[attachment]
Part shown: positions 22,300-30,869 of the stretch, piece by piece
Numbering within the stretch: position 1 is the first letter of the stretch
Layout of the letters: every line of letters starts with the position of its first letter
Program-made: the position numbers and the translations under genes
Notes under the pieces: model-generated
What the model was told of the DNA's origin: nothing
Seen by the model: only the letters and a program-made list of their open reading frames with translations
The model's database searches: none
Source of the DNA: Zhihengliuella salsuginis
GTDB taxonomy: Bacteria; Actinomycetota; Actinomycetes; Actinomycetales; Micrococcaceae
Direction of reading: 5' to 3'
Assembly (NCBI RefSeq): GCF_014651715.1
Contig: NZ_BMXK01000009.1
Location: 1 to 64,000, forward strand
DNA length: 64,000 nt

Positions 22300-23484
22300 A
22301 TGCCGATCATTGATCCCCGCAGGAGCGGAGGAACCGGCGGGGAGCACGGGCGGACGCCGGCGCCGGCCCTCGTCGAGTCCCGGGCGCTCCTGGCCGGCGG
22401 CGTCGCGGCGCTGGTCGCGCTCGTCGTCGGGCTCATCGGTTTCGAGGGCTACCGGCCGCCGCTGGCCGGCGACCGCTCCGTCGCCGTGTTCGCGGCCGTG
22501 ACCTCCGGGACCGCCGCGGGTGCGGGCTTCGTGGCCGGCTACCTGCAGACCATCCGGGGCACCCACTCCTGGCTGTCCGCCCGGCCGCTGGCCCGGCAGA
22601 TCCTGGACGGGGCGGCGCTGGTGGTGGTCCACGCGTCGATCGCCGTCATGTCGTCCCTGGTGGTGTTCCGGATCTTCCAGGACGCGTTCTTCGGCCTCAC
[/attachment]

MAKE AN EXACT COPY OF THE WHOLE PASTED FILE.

Part shown: positions 22,300-30,869 of the stretch, piece by piece
Numbering within the stretch: position 1 is the first letter of the stretch
Layout of the letters: every line of letters starts with the position of its first letter
Program-made: the position numbers and the translations under genes
Notes under the pieces: model-generated
What the model was told of the DNA's origin: nothing
Seen by the model: only the letters and a program-made list of their open reading frames with translations
The model's database searches: none
Source of the DNA: Zhihengliuella salsuginis
GTDB taxonomy: Bacteria; Actinomycetota; Actinomycetes; Actinomycetales; Micrococcaceae
Direction of reading: 5' to 3'
Assembly (NCBI RefSeq): GCF_014651715.1
Contig: NZ_BMXK01000009.1
Location: 1 to 64,000, forward strand
DNA length: 64,000 nt

Positions 22300-23484
22300 A
22301 TGCCGATCATTGATCCCCGCAGGAGCGGAGGAACCGGCGGGGAGCACGGGCGGACGCCGGCGCCGGCCCTCGTCGAGTCCCGGGCGCTCCTGGCCGGCGG
22401 CGTCGCGGCGCTGGTCGCGCTCGTCGTCGGGCTCATCGGTTTCGAGGGCTACCGGCCGCCGCTGGCCGGCGACCGCTCCGTCGCCGTGTTCGCGGCCGTG
22501 ACCTCCGGGACCGCCGCGGGTGCGGGCTTCGTGGCCGGCTACCTGCAGACCATCCGGGGCACCCACTCCTGGCTGTCCGCCCGGCCGCTGGCCCGGCAGA
22601 TCCTGGACGGGGCGGCGCTGGTGGTGGTCCACGCGTCGATCGCCGTCATGTCGTCCCTGGTGGTGTTCCGGATCTTCCAGGACGCGTTCTTCGGCCTCAC